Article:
…it can protect us from being discriminated against
Everyone can claim their rights regardless of sex, race, language, religion, social standing, etc.
Nurjamal Atawula, a Uighur woman, described how, in early 2016, police began regularly searching her home and calling her husband into the police station, as a result of his WeChat activity.
WeChat is a Chinese multi-purpose messaging, social media and mobile payment app. As of 2013, it was being used by around 1million Uighurs, but in 2014 WeChat was forced to allow the Chinese government to monitor people’s conversations. These are unlawful, disproportionate surveillance practices.
Atwula and her children decided to move to Turkey in order to escape this harassment. As soon as she left, her husband was arrested. Her friends and relatives deleted her from their WeChat contacts over fear that contact with a non-Chinese phone number could get them arrested, isolating her from her community.
Surveillance of WeChat was only the beginning – Chinese authorities have been dramatically expanding their surveillance capacity in Xinjiang. Since 2016, they have begun to forcibly collect the genetic and biometric data of the Uighur population, under the disguise of a free annual healthcare program, known as Physicals for All. Collection of biometric data of Uighur population was limited until then to passport holders.
Tahir Imin, a 38 year-old Uighur, man recalls his free ‘health check’. They drew blood, scanned his face, recorded his voice and took fingerprints. When he asked to see his results they replied, “you don’t have the right to ask about this…If you want to ask more, you can go to the police.”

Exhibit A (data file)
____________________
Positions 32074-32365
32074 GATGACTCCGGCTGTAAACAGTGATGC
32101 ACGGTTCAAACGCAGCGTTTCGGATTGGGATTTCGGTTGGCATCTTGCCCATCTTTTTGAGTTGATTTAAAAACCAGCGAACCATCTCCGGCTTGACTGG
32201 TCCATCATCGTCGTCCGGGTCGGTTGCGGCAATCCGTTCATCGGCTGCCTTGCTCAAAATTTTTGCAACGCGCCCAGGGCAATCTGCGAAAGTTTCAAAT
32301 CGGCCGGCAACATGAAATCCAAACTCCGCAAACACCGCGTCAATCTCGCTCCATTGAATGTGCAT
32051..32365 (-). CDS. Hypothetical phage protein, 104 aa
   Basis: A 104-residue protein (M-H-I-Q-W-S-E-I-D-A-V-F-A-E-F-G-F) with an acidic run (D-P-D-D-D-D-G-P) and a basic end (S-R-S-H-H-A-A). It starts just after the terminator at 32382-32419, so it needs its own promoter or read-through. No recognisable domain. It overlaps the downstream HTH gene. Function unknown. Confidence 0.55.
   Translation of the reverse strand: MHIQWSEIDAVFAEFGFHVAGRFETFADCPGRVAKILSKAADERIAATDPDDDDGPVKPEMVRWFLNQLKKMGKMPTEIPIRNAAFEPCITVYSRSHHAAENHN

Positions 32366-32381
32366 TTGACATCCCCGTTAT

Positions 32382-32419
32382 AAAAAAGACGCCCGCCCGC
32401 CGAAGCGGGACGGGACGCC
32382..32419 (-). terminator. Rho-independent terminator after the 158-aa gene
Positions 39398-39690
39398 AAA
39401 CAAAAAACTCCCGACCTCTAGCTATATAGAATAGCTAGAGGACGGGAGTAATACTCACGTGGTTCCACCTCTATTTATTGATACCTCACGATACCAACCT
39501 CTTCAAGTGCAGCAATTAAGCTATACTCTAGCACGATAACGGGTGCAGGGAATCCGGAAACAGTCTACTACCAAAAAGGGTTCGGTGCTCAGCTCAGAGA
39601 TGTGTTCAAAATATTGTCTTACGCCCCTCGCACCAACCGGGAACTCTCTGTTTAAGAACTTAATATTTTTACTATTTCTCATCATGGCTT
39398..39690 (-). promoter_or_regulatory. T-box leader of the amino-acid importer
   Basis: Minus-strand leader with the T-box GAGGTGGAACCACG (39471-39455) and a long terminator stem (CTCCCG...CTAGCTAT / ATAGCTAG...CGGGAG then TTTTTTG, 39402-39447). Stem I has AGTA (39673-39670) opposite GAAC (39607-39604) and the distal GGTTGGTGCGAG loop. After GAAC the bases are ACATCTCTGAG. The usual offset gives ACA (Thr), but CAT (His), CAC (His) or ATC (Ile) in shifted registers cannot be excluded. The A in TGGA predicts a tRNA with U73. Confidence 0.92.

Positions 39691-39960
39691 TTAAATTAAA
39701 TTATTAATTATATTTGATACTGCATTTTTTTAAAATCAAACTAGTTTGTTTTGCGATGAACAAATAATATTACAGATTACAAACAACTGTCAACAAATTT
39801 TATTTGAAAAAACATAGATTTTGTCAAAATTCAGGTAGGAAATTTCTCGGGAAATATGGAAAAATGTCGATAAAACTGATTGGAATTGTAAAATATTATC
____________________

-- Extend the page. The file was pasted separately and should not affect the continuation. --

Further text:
As detailed in an official document called the Working Guidelines on the Accurate Registration and Verification of Population, these ‘free health checks’ are anything but what they claim to be. Instead this scheme includes conducting facial scans and voice recognition at mandatory checkpoints. Facial recognition technologies have been programmed to perform discriminatory practices of “minority identification” in which the technology identifies Uighur and Non-Uighur faces.
The data collected combined with the technology deployed allows the authorities to comprehensively track and control the Uighur population. This surveillance has facilitated the arrest and detention of around 1 million people in “re-education” camps as of 2018. Individuals in the camps are reported to being subject to torture, they are forced to learn Mandarin, renounce their faith and swear loyalty to the president Xi XinPing.
The Chinese authorities’ attempt to eradicate Uighur Muslims began with the erosion of privacy
Everyone is entitled to all the rights and freedoms set forth in this Declaration, without distinction of any kind, such as race, colour, sex, language, religion, political or other opinion, national or social origin, property, birth or other status.
Furthermore, no distinction shall be made on the basis of the political, jurisdictional or international status of the country or territory to which a person belongs, whether it be independent, trust, non-self-governing or under any other limitation of sovereignty. Article 2, Freedom from discrimination
* Photo by David Stanley available at Flickr